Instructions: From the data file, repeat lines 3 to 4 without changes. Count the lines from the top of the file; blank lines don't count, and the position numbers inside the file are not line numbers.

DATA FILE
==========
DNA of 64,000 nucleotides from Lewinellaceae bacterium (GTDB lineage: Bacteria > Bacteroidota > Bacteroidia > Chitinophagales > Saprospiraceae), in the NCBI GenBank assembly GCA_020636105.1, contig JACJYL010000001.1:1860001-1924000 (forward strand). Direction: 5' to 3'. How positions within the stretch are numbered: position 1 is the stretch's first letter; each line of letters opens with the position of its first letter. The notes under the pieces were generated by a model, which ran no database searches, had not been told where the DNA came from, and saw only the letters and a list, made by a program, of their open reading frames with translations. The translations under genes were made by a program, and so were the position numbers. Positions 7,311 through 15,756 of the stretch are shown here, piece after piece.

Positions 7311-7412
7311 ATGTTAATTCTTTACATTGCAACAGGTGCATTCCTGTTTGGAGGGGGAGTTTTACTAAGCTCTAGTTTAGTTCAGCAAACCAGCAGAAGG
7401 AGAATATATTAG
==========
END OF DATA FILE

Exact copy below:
7311 ATGTTAATTCTTTACATTGCAACAGGTGCATTCCTGTTTGGAGGGGGAGTTTTACTAAGCTCTAGTTTAGTTCAGCAAACCAGCAGAAGG
7401 AGAATATATTAG